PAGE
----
Thursday, September 11, 2008

Washington Mutual

Washington Mutual--WaMu, Subprime Lending Pioneer!

Not the only 'cockroach', says Peter Schiff.

Words/phrases used to describe WaMu:
'lethal damage'
'fundamental problems'

Who is going first: WaMu or Lehman?

2008-04-11: WaMu Estimates Cut by Goldman, Short Sale Recommended
April 11 (Bloomberg) -- Washington Mutual Inc.'s full-year loss will be wider than first estimated, according to Goldman Sachs Group Inc. analysts, who recommended selling the shares short.

Washington Mutual, the biggest U.S. savings and loan, may lose $3.30 a share this year, said Goldman Sachs analysts including New York-based
James Fotheringham in a note to investors today. Goldman previously forecast a 2008 loss of $1 a share for the Seattle-based company.

2007-12-10: Mortgage Crisis Forces Big Cuts at WaMu
Mortgage Problems Force WaMu to Close Offices, Fire Workers and Drop Subprime Loans
SEATTLE (AP) -- Washington Mutual Inc., the nation's largest savings and loan, said Monday problems in the mortgage and credit markets are forcing it to close offices, lay off more than 3,000 workers and set aside up to $1.6 billion for loan losses in its fourth quarter

2007-12-21: WaMu Says Cooperating with SEC on Home Appraisals
NEW YORK (Reuters) - Washington Mutual Inc (WM.N: Quote, Profile, Research) said on Thursday it is cooperating with a U.S. Securities and Exchange Commission inquiry into the handling and reporting of mortgage loans that may have been based on inflated home appraisals.

"After spending a month and a half investigating these allegations, we can say with confidence that there has been no systematic effort by WaMu to inflate home appraisals. We take these allegations very seriously."

2008-04-08: Washington Mutual Gets $7 Billion Boost
Washington Mutual, the nation's largest savings and loan, said yesterday that it is getting a $7 billion cash injection from private investors to help shore up its financial position as it continues to weather losses from U.S. subprime mortgages.
Company Philosophy:
We constantly ask ourselves, do our products and services save time, save money and reduce hassles for our customers?

Perhaps they should have asked themselves if there was any chance that borrowers would pay back these ridiculous "loan products".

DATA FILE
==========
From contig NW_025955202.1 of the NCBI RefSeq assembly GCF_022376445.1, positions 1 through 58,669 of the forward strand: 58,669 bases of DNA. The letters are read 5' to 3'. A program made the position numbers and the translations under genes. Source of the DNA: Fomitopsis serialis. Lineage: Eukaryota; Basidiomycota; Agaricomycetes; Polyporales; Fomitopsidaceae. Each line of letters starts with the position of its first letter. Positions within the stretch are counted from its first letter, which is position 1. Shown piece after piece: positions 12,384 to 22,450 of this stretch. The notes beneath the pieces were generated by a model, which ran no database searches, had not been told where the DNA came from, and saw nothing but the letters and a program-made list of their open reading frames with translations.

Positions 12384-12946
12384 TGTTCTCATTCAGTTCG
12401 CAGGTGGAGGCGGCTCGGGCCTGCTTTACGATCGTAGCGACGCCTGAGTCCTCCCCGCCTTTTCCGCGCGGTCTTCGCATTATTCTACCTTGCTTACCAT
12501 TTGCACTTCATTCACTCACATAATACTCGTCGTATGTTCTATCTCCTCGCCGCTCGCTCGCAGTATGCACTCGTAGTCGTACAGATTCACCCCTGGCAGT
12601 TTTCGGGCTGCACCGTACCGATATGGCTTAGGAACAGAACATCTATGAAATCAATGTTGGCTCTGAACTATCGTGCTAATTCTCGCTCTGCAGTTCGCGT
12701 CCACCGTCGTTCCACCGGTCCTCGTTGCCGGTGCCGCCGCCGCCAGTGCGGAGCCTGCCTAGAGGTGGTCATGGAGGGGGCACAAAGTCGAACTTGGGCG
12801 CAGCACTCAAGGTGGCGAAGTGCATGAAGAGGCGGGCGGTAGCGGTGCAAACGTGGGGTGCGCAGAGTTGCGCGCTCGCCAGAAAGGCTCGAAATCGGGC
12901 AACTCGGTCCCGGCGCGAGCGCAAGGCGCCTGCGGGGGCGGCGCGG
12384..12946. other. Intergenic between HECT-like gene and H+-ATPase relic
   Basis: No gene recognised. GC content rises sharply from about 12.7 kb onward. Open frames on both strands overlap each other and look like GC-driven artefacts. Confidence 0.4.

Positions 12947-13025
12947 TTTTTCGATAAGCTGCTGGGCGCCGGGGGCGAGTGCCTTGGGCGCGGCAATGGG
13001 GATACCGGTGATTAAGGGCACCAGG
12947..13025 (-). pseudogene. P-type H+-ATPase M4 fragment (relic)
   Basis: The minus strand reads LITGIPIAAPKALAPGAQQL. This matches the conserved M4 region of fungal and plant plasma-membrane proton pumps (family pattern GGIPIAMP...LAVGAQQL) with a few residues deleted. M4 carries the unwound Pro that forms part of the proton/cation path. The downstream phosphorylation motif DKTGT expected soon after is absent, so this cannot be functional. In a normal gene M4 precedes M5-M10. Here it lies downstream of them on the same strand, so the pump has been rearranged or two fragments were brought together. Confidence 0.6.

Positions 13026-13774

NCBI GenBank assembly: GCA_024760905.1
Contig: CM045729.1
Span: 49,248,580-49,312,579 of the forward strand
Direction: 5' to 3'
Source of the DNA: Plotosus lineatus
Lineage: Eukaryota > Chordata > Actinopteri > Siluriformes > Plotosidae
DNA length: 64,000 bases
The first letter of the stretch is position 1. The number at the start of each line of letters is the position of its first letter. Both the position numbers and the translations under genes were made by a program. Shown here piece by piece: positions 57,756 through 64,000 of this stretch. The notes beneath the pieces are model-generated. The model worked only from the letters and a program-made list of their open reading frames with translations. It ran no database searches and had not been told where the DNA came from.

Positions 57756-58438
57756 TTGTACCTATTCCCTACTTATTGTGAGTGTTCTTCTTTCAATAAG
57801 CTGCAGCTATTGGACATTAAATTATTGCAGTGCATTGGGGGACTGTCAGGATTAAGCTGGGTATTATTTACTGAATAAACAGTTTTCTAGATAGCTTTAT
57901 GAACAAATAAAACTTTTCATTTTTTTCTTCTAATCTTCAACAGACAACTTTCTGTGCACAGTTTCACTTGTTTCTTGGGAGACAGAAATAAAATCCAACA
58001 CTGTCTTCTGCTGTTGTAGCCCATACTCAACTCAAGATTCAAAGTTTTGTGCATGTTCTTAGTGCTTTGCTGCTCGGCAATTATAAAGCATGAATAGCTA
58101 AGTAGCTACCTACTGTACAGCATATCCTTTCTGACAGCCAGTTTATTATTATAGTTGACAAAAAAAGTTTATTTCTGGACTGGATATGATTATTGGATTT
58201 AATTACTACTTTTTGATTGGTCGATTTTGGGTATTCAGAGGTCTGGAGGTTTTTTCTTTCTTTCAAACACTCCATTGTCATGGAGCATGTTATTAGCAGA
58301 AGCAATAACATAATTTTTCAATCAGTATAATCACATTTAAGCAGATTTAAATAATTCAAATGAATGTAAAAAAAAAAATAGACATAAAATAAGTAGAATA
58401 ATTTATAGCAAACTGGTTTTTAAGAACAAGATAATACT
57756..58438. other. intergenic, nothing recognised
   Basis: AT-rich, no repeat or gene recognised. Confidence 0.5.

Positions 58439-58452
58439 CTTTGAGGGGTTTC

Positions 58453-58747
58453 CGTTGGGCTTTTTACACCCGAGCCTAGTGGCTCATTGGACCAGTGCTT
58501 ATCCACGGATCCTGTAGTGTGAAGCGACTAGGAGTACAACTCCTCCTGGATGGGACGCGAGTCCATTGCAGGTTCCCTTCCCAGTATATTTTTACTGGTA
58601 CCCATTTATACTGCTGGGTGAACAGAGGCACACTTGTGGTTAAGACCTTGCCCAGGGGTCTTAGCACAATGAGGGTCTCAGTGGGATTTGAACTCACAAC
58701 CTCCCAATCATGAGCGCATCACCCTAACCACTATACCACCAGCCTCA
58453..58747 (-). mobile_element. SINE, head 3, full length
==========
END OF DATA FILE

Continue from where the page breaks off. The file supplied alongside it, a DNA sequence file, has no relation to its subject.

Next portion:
2008-09-10: Carnage continues for Washington Mutual
Washington Mutual shares plummeted to a 17-year low on Wednesday, hammered by investors who fear its metastasizing home loans could inflict lethal damage.

"They are a company with fundamental problems that is getting the worst of the brunt of the market," said Jaime Peters, an analyst with Morningstar in Chicago. "That is scary because finance is all about confidence."

The worst-case scenario would be WaMu failing - or coming to the brink, if Uncle Sam swooped to the rescue a la Bear Stearns. A collapse of the nation's largest S&L would be devastating. But Peters and others said they don't think the situation is that dire yet.

----- FAIL -----
2008-09-15: S&P Lowers WaMu Credit Rating to Junk
Washington Mutual Inc. ... had its credit rating cut to junk by Standard & Poor's because of the deteriorating housing market.


Jeff said...

I'm betting WM, along with CFC, FED, DSL and (maybe even C) are going to go bust. The rot needs to be purged out of the financial system.

Let them fold and go away. In 3 years, no one will even care or miss them, just as no one misses Worldcom or Enron today.......

tom12008 said...

Now Henry Paulson is on record opposing any further taxpayer bailout. Check the link below. Do you believe this, or is it a matter of time before the federal government does a 180 degree turn and intervenes again?


tom12008 said...

It's always interesting to see how Alan Greenspan is going weigh in on things.
What I found interesting about this article is that Greenspan did not explicitly rule out any particular institutions, but framed his position in terms of the overall stability of the U.S. economy. In other words, the government has to guess what will happen if WaMu and LB go under without any federal intervention, and what will happen if one or both get a bailout.

I feel like Jeff does. But in the age of welfare for the wealthiest, I don't think Washington has the will to let the disease run its course. Thoughts?

tom12008 said...

Now, Alan Greenspan offers a tautology about calculated risk. I call his pronouncements tautological because they don't tell us if he thinks letting WaMu, LB, or any other institution sink is good or bad policy; he only says that the benefit of a bailout varies directly in proportion to the risks posed to the U.S. economy by doing nothing. What are those risks? He doesn't say! As we say in the South, "Bless his heart!"

Tyrone said...
This comment has been removed by the author.
Tyrone said...

Sorry for not posting your comments sooner, and for my lack of posting, lately. I'm on travel for--have been since 9/10--and my trip got extended until 9/19. Might get stuck here longer.

Thanks for your comments and links.